A new book chronicles the ways that artists ranging from Ansel Adams to Warhol, Close, and Wegman harnessed the speed and palette of the instant camera
“Polaroid looks different than other photography, much in the way of Kodachrome, with its own color palette and characteristics,” says Christopher Bonanos. “There was no grain in the larger 8×10 or 20×24 formats, for example.” Bonanos, an editor at New York magazine, has written a history of the 20th century’s high-tech-quickie-photograph-turned-pop-culture-obsession, in Instant: The Story of Polaroid (Princeton Architectural Press). Drawing on interviews and previously hidden archives—which went public in 2010, two years after Polaroid stopped producing film—he tells us how Polaroid cameras have been used as fine-art instruments, at nearly every model and stage.
The author’s fascination with his subject began when, as a teenager in the 1980s, he bought one of the early, five-pound models from the ’50s. When that camera was made, the company’s visionary founder, Edwin Land, had already hit it off with Ansel Adams, and Land enlisted the photographer as a consultant in 1949 for $100 a month. Adams often shot on Type 55 film, which produced both a print and a reusable large-format negative. He captured one of his favorite images with a Polaroid: El Capitan, Sunrise, Winter, Yosemite National Park, California, 1968.
Adams talked up the brand to his art-world connections, and many other luminaries started experimenting with the technology. Bert Stern, for one, made Polaroid portraits of Louis Armstrong and Salvador Dalí. “The intimacy of the technology—point, shoot, and print— allowed experimentation, and that was also part of its draw,” Bonanos says.
Chuck Close used the gargantuan 20×24 model to take incredibly sharp pictures of sections of his own face—every pore visible—which he then stitched together to create one big portrait in 1979. (He later photographed Barack Obama with a 20×24.) Andy Warhol also dallied with the phone-booth-size camera, but far more often he wielded a handheld plastic Big Shot, bringing it to parties, art openings, and museums, accumulating the photos that informed his silk- screens. David Hockney played with perspective in his photocollages, such as Sun on the Pool Los Angeles April 13th 1982, in a way that would have been nearly impossible had his Polaroid not freed him up to instantly reshoot any crooked edges.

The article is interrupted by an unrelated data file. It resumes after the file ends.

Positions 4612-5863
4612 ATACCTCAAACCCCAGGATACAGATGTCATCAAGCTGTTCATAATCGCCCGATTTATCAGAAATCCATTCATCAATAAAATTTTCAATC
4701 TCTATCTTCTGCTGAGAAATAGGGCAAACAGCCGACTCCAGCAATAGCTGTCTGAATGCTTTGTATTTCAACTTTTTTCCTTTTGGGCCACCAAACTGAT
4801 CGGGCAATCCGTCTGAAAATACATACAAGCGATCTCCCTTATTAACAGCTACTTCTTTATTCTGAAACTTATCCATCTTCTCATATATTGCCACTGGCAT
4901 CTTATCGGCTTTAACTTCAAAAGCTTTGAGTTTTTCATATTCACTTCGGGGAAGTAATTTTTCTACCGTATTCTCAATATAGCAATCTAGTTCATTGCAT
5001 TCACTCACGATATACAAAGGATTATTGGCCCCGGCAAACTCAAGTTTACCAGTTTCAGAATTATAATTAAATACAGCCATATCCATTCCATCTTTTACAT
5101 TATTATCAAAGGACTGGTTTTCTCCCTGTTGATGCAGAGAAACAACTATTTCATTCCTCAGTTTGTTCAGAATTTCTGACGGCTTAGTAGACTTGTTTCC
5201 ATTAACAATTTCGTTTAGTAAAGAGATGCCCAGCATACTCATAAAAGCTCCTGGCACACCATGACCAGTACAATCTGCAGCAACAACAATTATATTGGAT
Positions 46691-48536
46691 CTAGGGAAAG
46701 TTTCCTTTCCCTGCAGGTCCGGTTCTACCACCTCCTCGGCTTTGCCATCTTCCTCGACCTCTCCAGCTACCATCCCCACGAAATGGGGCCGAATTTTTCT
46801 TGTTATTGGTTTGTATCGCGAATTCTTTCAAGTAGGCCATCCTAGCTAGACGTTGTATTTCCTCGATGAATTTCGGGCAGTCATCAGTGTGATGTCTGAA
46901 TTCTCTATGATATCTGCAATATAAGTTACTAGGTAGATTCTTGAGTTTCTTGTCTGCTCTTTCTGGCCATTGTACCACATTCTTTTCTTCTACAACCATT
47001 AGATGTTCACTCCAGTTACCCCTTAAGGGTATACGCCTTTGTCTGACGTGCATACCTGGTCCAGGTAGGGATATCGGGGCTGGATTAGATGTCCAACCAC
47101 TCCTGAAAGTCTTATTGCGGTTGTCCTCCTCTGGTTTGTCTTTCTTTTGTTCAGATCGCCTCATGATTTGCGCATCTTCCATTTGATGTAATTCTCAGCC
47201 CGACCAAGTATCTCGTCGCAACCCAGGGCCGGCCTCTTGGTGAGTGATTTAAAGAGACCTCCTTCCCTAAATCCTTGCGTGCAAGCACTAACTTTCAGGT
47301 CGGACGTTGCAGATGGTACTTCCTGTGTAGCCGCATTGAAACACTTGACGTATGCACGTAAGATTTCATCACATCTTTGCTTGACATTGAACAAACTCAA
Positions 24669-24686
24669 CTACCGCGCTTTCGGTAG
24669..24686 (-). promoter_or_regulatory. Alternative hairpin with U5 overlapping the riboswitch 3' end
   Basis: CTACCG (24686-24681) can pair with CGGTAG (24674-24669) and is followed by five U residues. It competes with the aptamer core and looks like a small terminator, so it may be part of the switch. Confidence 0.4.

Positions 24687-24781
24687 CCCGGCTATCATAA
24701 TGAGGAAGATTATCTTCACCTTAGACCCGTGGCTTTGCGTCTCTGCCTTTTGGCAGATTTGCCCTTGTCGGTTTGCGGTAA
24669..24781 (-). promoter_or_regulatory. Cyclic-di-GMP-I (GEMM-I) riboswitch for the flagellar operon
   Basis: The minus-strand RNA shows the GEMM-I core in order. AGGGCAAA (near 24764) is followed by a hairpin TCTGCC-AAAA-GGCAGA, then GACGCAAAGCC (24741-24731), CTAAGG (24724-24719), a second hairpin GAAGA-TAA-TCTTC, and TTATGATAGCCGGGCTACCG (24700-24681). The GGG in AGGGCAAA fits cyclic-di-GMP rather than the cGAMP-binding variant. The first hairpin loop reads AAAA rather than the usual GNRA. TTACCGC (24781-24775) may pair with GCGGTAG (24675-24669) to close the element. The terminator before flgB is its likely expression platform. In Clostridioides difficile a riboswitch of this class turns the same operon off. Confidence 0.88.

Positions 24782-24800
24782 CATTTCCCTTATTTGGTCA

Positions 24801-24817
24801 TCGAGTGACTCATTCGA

In 1972, Polaroid introduced its most familiar format, the SX-70, with the white tab at the bottom of the frame. Walker Evans bought one, thinking it would be a fun toy, but then embraced it as a serious medium for shooting Americana. And Lucas Samaras had used Polaroid film for years before he famously began pressing on the surface of his SX-70 prints—the gelatin-based emulsion stayed wet under the Mylar cover for hours—to create distorted and disturbing images. “This kind of manipulation,” says Bonanos, “wasn’t seen again until the advent of Photoshop.”
Indeed, Polaroid’s innovation of the instant picture wasn’t only groundbreaking in its own time; it laid the foundation for how we relate to photography today. Bonanos details how, in a 1970 speech outside Boston, Land predicted that one day we would use a camera like a “telephone.” It would become, the inventor said, “something that was always with you.”